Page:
Bycatch in fishing gear
Between early June and late November, North Atlantic right whales frequent a number of sectors where fixed fishing gear is installed. Over 75% of North Atlantic right whales, young individuals especially, show injuries or scars caused by fishing gear. Buoy ropes, gillnet panels, floating longlines and ghost nets are most often involved, but right whales have also been reported to run afoul of longlines, cod traps and herring weirs. They usually get caught by the mouth, fins or tail. Some of these entanglements can result in the animal’s death. Whales can survive however with lines wrapped around their bodies, occasionally dragging nets, lines, buoys or traps for months or even years on end. The weakening caused by infected injuries as well as the loss of efficiency for swimming, diving, hunting and other behaviours are difficult to measure. Efforts to disentangle whales in Canada and the United States have allowed several trapped individuals to be freed, but such interventions are arduous, often unsuccessful and do not guarantee that the animal will survive.
The North Atlantic right whale feeds almost exclusively on copepods, a planktonic animal the size of a grain of rice. Since these animals are found at the base of the food chain, the right whale has less of a tendency to accumulate large concentrations of contaminants compared to whales that prey on fish, which are higher on the food chain. Conversely, the areas frequented by this species (Gulf of St. Lawrence and East Coasts of Canada and the United States) happen to be areas heavily exposed to pollution. Concentrations of organochlorine hydrocarbons in the Bay of Fundy are relatively high and heavy metal levels (lead, mercury, cadmium) are significant. Organochlorine composites, in particular toxaphene, DDT and PCBs, have been found in the fat of North Atlantic right whales, though not in concentrations considered to be of concern. The effects of chemical contamination, nutrient enrichment of water, sedimentation, and other forms of habitat degradation are difficult to document and assess. Nevertheless, recent studies on the levels of contaminants in the Bay of Fundy clearly indicate that there is cause for concern.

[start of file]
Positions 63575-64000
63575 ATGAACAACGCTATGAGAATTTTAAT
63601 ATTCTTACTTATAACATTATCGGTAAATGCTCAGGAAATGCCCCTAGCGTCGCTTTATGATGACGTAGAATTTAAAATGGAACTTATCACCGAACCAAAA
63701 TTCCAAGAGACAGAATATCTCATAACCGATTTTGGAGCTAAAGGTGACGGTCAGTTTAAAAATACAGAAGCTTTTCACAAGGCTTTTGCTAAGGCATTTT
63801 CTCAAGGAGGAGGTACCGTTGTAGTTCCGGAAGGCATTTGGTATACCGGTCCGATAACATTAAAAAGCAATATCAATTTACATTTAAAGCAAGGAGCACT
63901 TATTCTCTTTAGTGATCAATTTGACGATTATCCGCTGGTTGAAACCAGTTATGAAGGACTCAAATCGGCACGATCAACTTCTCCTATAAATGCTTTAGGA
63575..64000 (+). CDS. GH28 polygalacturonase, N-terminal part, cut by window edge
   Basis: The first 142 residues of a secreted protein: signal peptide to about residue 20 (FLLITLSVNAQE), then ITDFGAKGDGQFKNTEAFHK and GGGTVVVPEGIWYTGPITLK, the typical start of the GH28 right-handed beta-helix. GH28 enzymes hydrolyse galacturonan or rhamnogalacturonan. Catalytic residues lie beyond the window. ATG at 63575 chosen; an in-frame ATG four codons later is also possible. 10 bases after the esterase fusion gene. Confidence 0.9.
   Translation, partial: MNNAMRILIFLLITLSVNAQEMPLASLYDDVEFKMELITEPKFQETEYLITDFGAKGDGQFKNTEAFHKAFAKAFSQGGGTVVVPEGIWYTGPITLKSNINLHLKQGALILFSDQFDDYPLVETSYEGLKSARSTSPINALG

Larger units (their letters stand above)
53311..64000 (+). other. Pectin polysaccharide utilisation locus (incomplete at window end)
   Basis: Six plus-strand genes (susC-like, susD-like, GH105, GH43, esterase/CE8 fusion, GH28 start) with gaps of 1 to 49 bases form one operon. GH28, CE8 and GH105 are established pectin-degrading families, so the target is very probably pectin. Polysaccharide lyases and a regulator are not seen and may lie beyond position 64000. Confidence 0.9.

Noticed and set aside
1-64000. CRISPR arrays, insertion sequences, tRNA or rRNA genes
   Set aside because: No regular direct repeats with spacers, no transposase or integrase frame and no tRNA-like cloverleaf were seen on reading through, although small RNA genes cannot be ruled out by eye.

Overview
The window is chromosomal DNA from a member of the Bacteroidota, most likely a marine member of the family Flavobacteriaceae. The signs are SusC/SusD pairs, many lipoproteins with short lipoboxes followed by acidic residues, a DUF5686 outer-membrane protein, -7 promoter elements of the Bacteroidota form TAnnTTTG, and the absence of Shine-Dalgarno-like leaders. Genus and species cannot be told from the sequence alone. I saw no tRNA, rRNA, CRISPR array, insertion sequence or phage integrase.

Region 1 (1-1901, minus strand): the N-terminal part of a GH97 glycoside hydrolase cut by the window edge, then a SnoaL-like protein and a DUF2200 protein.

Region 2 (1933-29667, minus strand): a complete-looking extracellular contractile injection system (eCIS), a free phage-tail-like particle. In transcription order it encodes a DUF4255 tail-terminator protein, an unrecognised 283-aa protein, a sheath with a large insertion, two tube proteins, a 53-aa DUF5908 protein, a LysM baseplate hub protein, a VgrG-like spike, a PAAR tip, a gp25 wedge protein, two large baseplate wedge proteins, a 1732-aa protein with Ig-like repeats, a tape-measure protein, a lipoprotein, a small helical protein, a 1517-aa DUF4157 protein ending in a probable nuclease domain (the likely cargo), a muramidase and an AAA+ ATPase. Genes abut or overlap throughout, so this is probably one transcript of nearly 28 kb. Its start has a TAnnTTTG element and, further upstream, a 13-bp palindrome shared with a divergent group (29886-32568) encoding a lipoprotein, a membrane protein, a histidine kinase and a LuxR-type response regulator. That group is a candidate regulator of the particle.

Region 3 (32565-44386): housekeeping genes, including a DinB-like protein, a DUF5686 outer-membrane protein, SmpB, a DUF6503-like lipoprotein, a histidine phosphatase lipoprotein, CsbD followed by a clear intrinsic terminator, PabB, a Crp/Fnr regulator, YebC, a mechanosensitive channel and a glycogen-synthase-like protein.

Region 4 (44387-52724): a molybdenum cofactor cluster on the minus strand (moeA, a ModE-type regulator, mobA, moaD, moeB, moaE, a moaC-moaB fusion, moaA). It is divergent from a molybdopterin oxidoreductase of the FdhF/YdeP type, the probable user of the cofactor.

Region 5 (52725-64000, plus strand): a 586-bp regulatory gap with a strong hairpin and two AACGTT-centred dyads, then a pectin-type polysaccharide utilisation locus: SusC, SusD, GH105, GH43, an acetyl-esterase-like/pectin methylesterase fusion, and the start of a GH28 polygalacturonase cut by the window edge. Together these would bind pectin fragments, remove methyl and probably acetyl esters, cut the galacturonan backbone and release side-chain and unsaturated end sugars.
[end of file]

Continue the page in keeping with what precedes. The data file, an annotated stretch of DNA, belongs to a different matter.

North Atlantic right whales depend on sounds to communicate with one another and noise of human origin can hinder this communication. Chronic exposure to noise can also cause temporary or permanent auditory problems. In Canada, in the habitat parcels most frequented by right whales, the most worrying sources of noise currently include commercial vessels and whale-watching boats, oil and gas prospecting, military testing, use of acoustic harassment devices installed on fishing gear to keep other marine mammals away, offshore construction, and sonar devices used for commercial, scientific and military purposes.
Disturbance related to the presence of boats
The presence of watercraft in right whale habitat, regardless of their size or function, raises a number of concerns. In addition to noise pollution and the risk of collisions, these boats can modify right whale behaviour, for example by disturbing social interactions or nursing, or even driving them away from nutrient-rich waters.
Changes in food resources
Inadequate food resources can lead to (i) a reduction in animals’ growth rates, prolonging the time required to reach sexual maturity, and/or (ii) a deficiency in the fat reserves needed by females for gestation or nursing, potentially resulting in increased calf mortality. At the present time, it is not known whether these changes are taking place. Researchers monitor different indicators such as the thickness of the blubber layer, the shape of the back and fluctuations in the number of young observed from year to year.